Community members at Bethany Baptist Church sang "This Little Light of Mine." 20 minutes away, at Christ Community Methodist Church on Stiles Road, they sang "Amazing Grace." Each prayer vigil was miles away from the Sandy Hook shooting in Connecticut, but each individual here in Central New York needed a place to share their grief and compassion.
Judy Antoine sang with the Bethany Baptist Church group, and brought a different perspective than most. Like several others, she is a mother, a grandmother and a teacher, so the school shooting already hit home. But, Antoine was born in South America, and she says she saw the United States as a great country her entire life. After Friday's shooting, her heart was broken.
"It's a very profound hurt...pain...and I have to say in some ways, anger...anger that something like this could happen in this country," Antoine says.
Antoine says that tonight's vigil made her feel better, and gave her hope about the good in the world.
"All day I'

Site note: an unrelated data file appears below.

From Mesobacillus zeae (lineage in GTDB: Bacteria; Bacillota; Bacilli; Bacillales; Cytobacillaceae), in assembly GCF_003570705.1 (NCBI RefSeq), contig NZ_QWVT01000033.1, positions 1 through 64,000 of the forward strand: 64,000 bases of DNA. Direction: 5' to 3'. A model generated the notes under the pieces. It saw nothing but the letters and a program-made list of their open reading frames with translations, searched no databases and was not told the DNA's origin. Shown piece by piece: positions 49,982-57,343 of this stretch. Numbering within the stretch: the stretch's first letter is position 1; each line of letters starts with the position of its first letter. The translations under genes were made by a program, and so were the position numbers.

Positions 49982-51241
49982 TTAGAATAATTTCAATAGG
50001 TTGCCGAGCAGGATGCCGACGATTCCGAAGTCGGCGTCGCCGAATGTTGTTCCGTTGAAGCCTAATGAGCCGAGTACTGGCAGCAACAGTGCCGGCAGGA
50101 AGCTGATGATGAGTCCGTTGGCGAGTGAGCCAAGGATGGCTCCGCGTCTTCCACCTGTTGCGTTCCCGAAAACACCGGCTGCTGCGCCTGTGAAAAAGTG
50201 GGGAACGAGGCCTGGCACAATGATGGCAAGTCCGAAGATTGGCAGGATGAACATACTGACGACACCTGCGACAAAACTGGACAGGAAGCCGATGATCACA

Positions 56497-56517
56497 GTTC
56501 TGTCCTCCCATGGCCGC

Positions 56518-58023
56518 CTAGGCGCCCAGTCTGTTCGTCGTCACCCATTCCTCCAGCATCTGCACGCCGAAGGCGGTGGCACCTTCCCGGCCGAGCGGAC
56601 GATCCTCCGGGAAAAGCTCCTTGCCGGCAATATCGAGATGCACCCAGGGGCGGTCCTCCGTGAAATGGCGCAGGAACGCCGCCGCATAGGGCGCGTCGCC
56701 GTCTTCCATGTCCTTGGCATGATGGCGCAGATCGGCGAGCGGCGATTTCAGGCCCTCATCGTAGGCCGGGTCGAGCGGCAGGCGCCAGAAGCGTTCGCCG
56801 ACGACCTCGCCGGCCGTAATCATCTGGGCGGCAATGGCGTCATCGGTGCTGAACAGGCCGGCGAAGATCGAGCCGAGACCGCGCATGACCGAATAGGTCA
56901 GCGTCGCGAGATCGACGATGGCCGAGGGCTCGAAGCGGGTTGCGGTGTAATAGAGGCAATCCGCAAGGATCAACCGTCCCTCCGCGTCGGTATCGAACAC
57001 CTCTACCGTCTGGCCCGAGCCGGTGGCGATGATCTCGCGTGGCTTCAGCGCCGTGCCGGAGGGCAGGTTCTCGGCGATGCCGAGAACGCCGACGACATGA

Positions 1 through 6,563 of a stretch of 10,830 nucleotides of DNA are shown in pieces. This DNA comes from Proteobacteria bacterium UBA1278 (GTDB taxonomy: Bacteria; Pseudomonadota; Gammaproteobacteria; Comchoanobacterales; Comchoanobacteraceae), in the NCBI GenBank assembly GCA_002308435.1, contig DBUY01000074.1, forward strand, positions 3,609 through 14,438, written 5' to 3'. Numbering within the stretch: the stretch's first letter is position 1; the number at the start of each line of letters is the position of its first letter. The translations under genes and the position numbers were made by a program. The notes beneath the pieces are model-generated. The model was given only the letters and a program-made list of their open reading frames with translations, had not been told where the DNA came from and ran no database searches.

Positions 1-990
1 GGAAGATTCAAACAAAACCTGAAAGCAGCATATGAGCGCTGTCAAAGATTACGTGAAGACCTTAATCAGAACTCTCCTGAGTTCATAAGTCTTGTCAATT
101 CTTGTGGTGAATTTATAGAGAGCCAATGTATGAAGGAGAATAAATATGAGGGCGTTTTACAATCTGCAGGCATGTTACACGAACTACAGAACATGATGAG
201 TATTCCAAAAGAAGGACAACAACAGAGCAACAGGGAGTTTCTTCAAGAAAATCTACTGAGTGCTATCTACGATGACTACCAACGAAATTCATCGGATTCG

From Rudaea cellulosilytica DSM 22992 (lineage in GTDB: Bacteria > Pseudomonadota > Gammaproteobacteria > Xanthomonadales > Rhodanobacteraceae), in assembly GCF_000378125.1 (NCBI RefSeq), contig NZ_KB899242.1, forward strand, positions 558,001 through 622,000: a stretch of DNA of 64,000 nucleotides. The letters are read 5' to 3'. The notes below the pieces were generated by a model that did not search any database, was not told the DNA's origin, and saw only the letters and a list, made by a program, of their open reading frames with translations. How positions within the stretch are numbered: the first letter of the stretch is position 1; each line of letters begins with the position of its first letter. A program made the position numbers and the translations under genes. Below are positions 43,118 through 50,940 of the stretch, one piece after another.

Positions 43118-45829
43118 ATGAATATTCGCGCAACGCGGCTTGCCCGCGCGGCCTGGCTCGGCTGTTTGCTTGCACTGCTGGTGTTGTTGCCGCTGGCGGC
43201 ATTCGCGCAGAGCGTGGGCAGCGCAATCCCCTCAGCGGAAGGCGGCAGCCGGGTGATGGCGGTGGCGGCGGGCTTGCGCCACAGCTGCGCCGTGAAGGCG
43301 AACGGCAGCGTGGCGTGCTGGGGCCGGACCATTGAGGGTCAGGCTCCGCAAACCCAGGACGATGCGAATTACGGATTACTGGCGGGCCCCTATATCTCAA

ve been crying," she says. "...all day I've been crying, and here I came, and I was able to be with people, and feel compassion, and that has given me an inner strength that I needed for today...it really did."
Across the city, at Christ Community United Methodist Church on Stiles Road, in a similar way, community members were able to share their grief and compassion. They left the vigil giving hugs and extinguishing candles that represented the victims of the shooting.
"I think to come some place, and be with other people who may articulate your exact feelings..maybe you can't get them out, but somebody else will sing a song or lift a prayer, they might say just the right thing that really captures what you yourself is feeling," Rev. Adrienne Phillips says.
At each vigil, the community paused to remember the victims, with the hope their prayers would reach the families in Connecticut.